Image: GARY ROEMER
From zebra mussels to brown tree snakes, introduced species can seriously impact the ecosystems they invade. The case of the feral pigs on California's Channel Islandsnotably Santa Cruzis no exception. Indeed, according to research published today in the early online edition of the Proceedings of the National Academy of Sciences, the pigs have thoroughly scrambled food-web dynamics there, turning the once-dominant predator into prey.
Gary Roemer, now at New Mexico State University, and colleagues documented the reorganization of the food web, focusing on four key creatures: the pigs, the golden eagle, the island fox and the island spotted skunk. Using data collected starting in 1993, the researchers tracked shifts in the population sizes of these animals over time. Importantly, they found a sharp decrease in the island fox population accompanied by increased numbers of its prey, the skunk. Widespread predation of the foxes by golden eagles, the team determined, sparked this change. For their part, the eaglesthemselves relative newcomers to Santa Cruzappear to have colonized the island upon finding the pigs there.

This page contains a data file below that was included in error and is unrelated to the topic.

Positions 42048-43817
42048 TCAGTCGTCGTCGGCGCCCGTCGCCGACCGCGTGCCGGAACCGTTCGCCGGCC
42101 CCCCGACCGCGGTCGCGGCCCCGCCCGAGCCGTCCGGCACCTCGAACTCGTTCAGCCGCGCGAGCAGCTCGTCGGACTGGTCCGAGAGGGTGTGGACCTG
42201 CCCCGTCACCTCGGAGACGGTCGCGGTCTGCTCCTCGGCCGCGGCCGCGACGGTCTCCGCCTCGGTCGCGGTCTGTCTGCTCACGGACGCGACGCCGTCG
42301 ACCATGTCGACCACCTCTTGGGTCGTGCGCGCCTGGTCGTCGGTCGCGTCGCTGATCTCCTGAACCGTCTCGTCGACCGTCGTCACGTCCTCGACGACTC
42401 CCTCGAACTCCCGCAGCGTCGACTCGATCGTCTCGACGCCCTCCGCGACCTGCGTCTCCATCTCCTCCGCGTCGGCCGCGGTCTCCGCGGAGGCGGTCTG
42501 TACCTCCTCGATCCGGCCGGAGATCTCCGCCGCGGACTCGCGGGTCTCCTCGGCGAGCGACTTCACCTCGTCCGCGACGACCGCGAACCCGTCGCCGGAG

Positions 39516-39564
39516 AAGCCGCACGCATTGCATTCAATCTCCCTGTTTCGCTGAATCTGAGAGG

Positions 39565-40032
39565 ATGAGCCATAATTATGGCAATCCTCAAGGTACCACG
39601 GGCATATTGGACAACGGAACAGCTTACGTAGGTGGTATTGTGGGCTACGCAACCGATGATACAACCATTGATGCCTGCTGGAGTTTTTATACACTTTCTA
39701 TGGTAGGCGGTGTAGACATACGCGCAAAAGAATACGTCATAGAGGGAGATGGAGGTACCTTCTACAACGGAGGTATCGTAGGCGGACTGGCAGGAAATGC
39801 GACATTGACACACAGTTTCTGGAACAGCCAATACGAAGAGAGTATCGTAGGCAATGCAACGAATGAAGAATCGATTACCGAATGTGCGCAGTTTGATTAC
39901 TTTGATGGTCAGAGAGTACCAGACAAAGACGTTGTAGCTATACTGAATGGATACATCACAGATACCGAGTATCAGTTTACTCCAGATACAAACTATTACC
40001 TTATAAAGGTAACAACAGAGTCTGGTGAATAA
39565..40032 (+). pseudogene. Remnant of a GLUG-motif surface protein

Though the eagles initially preyed on piglets, they soon turned their attention to the foxes, cat-size creatures that, until the arrival of the eagles, had been the resident top predators. (The eagles may prefer the foxes because, unlike pigs, foxes remain viable prey items into adulthood. They also are active during the day.) "In sum," the authors write, "golden eagles impacted the pig population little, drove the foxes to near extinction through hyperpredation, and indirectly caused an increase in skunks."
On the surface it might appear that the pigs are outcompeting the foxes, Roemer remarks, but in fact they are not competing directly with each other. "This phenomenon is called apparent competition," he explains. "The two prey species share a predator that has an asymmetric impact, causing one species to decline." If the team's findings are any indication, apparent competition, as Roemer puts it, "may be an important mechanism in the global decline of biodiversity."